Fifty years of Australian cricket history
A collection of cricket gear belonging to Australian players over five decades has come to the National Museum of Australia.
Cricket administrator Swan Richards amassed the material over several decades. Mr Richards is an accomplished bat maker and administrator who established the developmental Crusaders cricketing organisation. He received the Australian Sports Medal in 2000 for services to the game.
Curator Rowan Henderson said the collection substantially boosted the National Museum's cricket holdings.
'The baggy green cap which belonged to Greg Chappell is a first for the Museum,' Rowan said.
'The baggy green has become a cultural icon. Less than 400 Australians have worn the national cap so they are relatively scarce and command high prices when they appear at auction.'
The Swan Richards collection has links to important moments in modern Australian cricketing history.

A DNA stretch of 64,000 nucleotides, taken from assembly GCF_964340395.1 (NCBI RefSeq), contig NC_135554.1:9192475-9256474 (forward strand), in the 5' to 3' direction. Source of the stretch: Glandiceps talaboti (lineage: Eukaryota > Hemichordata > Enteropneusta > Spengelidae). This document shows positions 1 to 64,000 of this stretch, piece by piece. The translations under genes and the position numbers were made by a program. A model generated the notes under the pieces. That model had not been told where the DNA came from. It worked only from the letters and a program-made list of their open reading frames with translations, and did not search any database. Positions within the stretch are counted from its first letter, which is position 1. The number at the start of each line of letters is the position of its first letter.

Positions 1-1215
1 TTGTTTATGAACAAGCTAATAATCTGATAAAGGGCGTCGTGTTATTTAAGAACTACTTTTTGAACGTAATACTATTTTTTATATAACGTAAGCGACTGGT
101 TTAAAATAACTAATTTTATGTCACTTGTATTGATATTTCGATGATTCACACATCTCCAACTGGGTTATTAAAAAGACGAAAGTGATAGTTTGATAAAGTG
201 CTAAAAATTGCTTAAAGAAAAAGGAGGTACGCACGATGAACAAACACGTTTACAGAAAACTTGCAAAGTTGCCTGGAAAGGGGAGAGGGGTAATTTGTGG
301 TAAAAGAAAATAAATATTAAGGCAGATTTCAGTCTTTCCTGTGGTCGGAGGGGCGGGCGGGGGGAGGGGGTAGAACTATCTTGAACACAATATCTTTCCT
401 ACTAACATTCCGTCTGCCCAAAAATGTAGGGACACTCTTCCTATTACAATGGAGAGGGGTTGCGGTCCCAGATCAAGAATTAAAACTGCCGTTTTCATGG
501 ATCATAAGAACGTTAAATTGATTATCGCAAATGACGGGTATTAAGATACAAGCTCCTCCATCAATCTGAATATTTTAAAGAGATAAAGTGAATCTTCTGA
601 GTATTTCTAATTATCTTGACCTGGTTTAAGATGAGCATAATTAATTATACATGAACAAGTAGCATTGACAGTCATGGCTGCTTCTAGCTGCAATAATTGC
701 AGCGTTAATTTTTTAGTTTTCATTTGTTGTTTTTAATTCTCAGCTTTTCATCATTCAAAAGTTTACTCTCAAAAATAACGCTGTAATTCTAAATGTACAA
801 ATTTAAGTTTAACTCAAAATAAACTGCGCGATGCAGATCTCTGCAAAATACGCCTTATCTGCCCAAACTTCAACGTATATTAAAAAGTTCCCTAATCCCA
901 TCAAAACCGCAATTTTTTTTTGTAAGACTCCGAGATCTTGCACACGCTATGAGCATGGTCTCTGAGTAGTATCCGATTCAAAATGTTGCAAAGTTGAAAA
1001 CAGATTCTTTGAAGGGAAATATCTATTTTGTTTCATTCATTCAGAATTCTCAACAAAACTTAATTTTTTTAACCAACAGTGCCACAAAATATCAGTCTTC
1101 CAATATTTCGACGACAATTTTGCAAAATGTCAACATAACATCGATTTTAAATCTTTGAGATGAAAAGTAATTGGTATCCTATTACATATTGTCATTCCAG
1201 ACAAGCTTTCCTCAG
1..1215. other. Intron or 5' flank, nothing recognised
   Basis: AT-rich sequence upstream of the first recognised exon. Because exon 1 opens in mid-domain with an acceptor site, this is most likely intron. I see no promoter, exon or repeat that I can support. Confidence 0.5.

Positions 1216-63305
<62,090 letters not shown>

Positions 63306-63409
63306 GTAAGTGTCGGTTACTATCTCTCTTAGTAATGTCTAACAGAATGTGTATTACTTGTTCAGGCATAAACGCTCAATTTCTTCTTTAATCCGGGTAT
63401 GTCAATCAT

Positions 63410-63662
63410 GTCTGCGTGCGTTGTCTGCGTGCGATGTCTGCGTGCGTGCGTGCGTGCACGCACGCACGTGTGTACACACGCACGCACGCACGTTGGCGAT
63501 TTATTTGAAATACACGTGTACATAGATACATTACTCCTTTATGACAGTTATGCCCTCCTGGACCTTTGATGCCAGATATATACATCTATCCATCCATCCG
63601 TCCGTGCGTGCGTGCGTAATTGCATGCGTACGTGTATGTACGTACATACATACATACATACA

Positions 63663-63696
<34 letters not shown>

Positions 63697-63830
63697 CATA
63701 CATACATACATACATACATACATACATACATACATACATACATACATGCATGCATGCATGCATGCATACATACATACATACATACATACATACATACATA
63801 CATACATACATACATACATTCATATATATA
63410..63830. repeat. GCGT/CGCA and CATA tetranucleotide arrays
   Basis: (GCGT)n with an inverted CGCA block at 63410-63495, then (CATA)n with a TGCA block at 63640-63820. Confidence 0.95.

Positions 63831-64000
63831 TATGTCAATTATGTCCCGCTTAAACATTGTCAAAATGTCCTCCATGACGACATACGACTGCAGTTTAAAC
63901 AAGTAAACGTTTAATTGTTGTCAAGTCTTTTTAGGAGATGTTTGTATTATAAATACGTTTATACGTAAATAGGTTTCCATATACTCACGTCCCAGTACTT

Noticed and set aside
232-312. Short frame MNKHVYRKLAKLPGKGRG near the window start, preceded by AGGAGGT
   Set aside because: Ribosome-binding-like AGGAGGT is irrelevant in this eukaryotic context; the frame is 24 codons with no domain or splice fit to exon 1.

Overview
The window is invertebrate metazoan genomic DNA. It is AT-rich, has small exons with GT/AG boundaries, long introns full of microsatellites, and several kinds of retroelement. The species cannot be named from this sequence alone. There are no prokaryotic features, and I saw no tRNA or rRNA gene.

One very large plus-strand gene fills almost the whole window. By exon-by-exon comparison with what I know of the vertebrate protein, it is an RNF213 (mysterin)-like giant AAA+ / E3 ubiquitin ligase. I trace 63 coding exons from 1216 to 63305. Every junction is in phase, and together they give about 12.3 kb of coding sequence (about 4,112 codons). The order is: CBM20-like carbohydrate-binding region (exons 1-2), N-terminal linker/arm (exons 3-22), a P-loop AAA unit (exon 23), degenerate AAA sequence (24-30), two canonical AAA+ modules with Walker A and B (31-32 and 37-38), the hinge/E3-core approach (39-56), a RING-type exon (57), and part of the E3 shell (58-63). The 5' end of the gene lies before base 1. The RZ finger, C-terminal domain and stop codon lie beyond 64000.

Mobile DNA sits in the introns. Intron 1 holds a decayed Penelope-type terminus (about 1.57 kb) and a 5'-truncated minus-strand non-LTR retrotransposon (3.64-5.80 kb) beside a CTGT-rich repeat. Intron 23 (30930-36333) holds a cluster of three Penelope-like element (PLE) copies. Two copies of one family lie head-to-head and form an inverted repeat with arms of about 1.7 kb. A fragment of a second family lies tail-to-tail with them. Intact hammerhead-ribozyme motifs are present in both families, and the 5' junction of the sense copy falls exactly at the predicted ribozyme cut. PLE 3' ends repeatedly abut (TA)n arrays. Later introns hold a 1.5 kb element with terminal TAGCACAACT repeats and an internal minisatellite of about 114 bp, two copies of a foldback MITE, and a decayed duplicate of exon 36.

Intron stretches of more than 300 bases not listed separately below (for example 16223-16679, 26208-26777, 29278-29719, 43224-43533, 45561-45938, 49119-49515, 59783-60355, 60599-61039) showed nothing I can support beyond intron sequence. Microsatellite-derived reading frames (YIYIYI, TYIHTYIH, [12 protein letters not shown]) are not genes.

A highlight is a mounted six-stitcher ball which landed in Wally Grout's gloves eight times when he set a new first-class catching record during an innings for Queensland against Western Australian in 1960.
Record of a consummate
The Swan Richards collection consists of:
- The baggy green cap worn by Greg Chappell as captain during the
1982-83 series against England; and a cricket bat used and signed by Chappell in the 1980s.
- Wicket keeper Rod Marsh’s 1982 one-day international cap, labelled ‘Bacchus’ on the inside; and a pair of Marsh’s wicket keeping gloves used in 1980
- A pair of Wally Grout’s wicket keeping gloves; and the mounted ball from the 1960 game when he scooped the first-class record for eight catches in an innings
- Spin bowler Bill ‘Tiger’ O’Reilly’s New South Wales team blazer.
In our collection